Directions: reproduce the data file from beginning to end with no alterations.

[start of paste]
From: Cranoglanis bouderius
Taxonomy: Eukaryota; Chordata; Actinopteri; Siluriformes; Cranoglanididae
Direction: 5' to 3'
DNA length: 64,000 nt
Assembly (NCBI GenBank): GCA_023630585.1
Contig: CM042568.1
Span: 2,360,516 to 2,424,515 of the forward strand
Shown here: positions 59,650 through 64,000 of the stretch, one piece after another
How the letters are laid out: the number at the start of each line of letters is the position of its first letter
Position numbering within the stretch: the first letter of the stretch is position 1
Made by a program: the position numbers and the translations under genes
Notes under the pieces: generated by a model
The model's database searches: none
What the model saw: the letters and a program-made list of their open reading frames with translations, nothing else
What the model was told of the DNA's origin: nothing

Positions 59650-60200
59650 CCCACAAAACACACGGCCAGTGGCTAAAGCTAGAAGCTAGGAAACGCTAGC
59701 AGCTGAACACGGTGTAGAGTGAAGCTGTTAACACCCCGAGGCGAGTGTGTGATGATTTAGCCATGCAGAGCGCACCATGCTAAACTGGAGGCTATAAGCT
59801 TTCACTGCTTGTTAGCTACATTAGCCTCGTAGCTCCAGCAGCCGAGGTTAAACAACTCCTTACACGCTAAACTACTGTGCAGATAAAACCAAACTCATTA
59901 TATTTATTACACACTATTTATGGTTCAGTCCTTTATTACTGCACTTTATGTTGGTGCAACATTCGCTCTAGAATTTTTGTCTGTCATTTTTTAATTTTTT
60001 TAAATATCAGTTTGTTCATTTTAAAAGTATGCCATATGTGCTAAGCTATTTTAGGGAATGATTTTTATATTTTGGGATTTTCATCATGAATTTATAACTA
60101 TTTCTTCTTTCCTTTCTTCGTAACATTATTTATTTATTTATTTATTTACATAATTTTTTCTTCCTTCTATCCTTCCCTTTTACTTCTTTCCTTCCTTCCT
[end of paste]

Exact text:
From: Cranoglanis bouderius
Taxonomy: Eukaryota; Chordata; Actinopteri; Siluriformes; Cranoglanididae
Direction: 5' to 3'
DNA length: 64,000 nt
Assembly (NCBI GenBank): GCA_023630585.1
Contig: CM042568.1
Span: 2,360,516 to 2,424,515 of the forward strand
Shown here: positions 59,650 through 64,000 of the stretch, one piece after another
How the letters are laid out: the number at the start of each line of letters is the position of its first letter
Position numbering within the stretch: the first letter of the stretch is position 1
Made by a program: the position numbers and the translations under genes
Notes under the pieces: generated by a model
The model's database searches: none
What the model saw: the letters and a program-made list of their open reading frames with translations, nothing else
What the model was told of the DNA's origin: nothing

Positions 59650-60200
59650 CCCACAAAACACACGGCCAGTGGCTAAAGCTAGAAGCTAGGAAACGCTAGC
59701 AGCTGAACACGGTGTAGAGTGAAGCTGTTAACACCCCGAGGCGAGTGTGTGATGATTTAGCCATGCAGAGCGCACCATGCTAAACTGGAGGCTATAAGCT
59801 TTCACTGCTTGTTAGCTACATTAGCCTCGTAGCTCCAGCAGCCGAGGTTAAACAACTCCTTACACGCTAAACTACTGTGCAGATAAAACCAAACTCATTA
59901 TATTTATTACACACTATTTATGGTTCAGTCCTTTATTACTGCACTTTATGTTGGTGCAACATTCGCTCTAGAATTTTTGTCTGTCATTTTTTAATTTTTT
60001 TAAATATCAGTTTGTTCATTTTAAAAGTATGCCATATGTGCTAAGCTATTTTAGGGAATGATTTTTATATTTTGGGATTTTCATCATGAATTTATAACTA
60101 TTTCTTCTTTCCTTTCTTCGTAACATTATTTATTTATTTATTTATTTACATAATTTTTTCTTCCTTCTATCCTTCCCTTTTACTTCTTTCCTTCCTTCCT